PRESSURE AND GASES

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     You are surrounded by air. You are surrounded by pressure. You have heard it many times: "Air has pressure." What is this all about?

     Air is made up of molecules. They are so light they float around you without sinking to the ground. There are basically 2 groups of molecules in the air, nitrogen and oxygen. The nitrogen takes up a huge portion of the air: 78%. So 3/4 of the molecules causing the atmospheric pressure are tiny nitrogen molecules. Oxygen makes up 21% of the air. Combined, nitrogen and oxygen make up 99% of what is going into your nose, throat, and lungs at sea level. All the other gases make up only 1% of the atmosphere and most of that is argon.

     The exact content of dry air (in percent): Nitrogen 78.084; Oxygen 20.947; Argon 0.934; Carbon dioxide 0.0350; Neon 0.001818; Helium 0.000524; Methane 0.00017; Krypton 0.000114; Hydrogen 0.000053; Nitrous oxide N2O 0.000031; Xenon 0.0000087; Ozone Trace to 0.0008; Carbon monoxide Trace to 0.000025; Sulfur dioxide Trace to 0.00001; Nitrogen dioxide NO2 Trace to 0.000002; Ammonia Trace to 0.0000003.

Google Amadeo Avagadro to see what he contributed to gas behavior.

     Not only are these molecules floating around you, but they are vibrating. The average speed of a molecule at sea level and at a temperature of about 60 degrees F is over 1000 miles per hour. They vibrate because they are warm. If you heat them up they will move faster. If you cool them down they will slow down. If you could cool them down enough they would stop vibrating entirely. The temperature where the molecular motion comes to a halt is so low (-273 degrees Celsius, -459 degrees F.) scientists have never been able to get to that point. They have come close. Using laser beams to slow down sodium atoms scientists have come to within a billionth of a degree of absolute zero.

     If you took a vibrating jackhammer and put it against your body it would make you less appealing. Even though we cannot see molecules of nitrogen and oxygen, billions are vibrating against our bodies and they are also capable of doing great damage. They are tiny and there are so many of them they are capable of killing you. An oxygen molecule at room temperature next to your skin the effect resembles a bullet fired from a gun. Even though a bullet is bigger and would penetrate doing significant damage, the gas molecules number in the billions on each square inch and in combination have the capability of doing far more destruction. That is where the air pressure comes from: Tiny molecules of nitrogen and oxygen vibrating against every square inch of your body.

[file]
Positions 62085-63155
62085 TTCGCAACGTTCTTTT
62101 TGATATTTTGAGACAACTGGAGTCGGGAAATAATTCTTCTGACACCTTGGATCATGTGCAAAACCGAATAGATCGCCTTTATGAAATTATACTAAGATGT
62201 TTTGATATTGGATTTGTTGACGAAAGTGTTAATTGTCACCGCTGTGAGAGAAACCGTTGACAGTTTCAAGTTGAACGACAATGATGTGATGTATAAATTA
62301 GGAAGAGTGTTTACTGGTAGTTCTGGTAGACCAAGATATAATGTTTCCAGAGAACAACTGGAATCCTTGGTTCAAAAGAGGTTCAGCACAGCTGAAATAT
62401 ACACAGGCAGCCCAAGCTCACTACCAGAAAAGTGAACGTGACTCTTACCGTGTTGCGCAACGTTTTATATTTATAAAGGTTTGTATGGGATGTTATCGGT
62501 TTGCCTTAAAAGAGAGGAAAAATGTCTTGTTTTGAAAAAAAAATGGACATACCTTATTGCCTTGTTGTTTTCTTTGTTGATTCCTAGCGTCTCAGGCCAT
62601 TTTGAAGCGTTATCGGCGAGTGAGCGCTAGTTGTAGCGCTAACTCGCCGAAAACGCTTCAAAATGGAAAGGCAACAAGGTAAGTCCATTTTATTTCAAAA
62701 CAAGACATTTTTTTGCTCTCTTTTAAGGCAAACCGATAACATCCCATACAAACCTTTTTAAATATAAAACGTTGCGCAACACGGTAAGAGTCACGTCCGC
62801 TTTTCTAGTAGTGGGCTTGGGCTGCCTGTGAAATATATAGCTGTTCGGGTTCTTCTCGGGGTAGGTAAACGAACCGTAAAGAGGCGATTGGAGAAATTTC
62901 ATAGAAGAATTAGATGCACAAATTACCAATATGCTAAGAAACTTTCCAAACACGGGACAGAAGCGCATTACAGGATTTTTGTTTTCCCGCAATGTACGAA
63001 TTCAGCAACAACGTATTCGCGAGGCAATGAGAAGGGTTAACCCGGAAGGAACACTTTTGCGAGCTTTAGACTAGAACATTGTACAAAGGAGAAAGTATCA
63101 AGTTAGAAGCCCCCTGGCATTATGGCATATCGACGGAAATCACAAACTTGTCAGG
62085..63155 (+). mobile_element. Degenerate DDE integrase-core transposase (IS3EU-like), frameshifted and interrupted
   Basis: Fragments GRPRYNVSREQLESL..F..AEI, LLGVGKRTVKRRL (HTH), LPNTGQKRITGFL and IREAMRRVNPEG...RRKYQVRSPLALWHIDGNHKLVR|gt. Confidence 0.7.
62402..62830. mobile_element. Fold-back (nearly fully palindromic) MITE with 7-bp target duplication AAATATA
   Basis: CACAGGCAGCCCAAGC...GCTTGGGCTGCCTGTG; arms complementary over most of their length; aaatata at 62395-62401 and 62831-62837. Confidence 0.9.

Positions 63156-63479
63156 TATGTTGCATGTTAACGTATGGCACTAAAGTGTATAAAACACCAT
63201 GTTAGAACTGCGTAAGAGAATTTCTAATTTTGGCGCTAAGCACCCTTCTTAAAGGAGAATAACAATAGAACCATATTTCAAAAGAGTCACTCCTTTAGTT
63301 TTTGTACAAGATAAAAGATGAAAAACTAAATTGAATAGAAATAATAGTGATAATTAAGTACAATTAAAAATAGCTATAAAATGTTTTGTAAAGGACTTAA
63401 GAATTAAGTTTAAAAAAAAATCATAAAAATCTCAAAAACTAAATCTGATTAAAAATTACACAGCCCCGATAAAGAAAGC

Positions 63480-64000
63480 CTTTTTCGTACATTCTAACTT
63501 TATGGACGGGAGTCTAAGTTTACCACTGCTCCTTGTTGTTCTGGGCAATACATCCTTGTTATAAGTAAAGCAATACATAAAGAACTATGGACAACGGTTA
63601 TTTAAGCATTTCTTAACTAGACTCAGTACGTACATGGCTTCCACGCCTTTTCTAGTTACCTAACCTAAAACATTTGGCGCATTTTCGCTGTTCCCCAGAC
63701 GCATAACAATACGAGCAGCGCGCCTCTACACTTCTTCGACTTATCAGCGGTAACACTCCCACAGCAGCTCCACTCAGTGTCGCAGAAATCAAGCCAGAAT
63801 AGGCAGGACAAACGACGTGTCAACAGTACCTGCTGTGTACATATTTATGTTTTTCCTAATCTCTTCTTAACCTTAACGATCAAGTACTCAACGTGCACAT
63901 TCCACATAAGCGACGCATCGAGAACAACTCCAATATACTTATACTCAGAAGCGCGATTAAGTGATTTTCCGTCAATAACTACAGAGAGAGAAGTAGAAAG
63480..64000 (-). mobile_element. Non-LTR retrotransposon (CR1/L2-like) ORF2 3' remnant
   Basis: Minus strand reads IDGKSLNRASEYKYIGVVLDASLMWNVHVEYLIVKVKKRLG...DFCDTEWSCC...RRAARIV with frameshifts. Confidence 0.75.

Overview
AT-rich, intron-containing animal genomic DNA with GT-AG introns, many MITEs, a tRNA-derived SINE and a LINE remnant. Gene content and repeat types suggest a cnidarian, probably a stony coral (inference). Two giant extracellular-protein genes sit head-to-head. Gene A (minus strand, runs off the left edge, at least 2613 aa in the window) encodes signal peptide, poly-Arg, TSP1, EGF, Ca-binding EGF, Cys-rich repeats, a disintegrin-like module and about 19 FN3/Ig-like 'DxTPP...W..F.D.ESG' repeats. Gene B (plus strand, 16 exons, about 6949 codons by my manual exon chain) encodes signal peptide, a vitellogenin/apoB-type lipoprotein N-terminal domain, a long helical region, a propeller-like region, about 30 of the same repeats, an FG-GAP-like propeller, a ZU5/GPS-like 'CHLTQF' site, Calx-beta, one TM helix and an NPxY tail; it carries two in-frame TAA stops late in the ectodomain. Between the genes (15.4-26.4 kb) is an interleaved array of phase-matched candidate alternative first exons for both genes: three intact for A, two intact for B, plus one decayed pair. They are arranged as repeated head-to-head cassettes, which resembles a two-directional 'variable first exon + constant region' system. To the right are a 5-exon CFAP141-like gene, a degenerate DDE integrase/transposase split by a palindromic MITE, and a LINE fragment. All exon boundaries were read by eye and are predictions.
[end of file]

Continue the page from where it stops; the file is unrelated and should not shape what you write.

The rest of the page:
Draw a square inch on a piece of paper. The billions of molecules vibrating against it exert a force of 14.7 pounds at sea level. On a common sheet of  paper (8" x 11") there are 88 square inches. The air pushing against that paper has a force of 1,294 pounds! Yet, when you hold the paper in your hand it doesn't seem to have a pressure of over a half a ton on it. Because there are molecules on the other side of the paper pushing with the same force the pressure on both sides is equal. If you were to take the oxygen and nitrogen molecules away from one side of the paper there would be an obvious and violent reaction. It's no wonder airplane windows have to be strong so they don't get blown out because the molecules on the outside get less as the plane gains altitude.

     The average atmospheric pressure at sea level is 14.7 pounds per square inch due to the approximately 60 miles of air above it. (Above 15 miles there is so little air the weight is insignificant.) That may be abbreviated as "14.7 psi."  To make things easier that number can be referred to as 1 atmosphere or 1 atm. As one gets closer to space the number of molecules gets less. The total number of molecules in the square inch column is about 400 sextillion (400 followed by 21 zeros). At an altitude of 18,000 feet there are about 1/2 of the molecules found at sea level. The pressure at 18,000' is 1/2 of what it is a sea level. That would make it 7.4 psi or 1/2 atm. At that altitude there are so few oxygen molecules you could not survive. Commercial airplanes commonly fly above 30,000 feet and stepping outside one would not be conducive to one's well being.

     In AOPA Pilot (2/2006) meteorologist Brian Guyer described his launching of weather balloons twice per day in Virginia. The balloons carry GPS radiosondes that transmit the temperature, humidity, pressure, wind speed, wind direction, and GPS location as it ascends in the atmosphere. When Brian fills the balloon with helium it has a diameter of 6 feet. About 1 1/2 hours after launch it reaches and altitude of 100,000' and has a diameter of 100'!  That's when the balloon exploded. The radiosonde is parachuted to the ground. If you find one send it back to NOAA.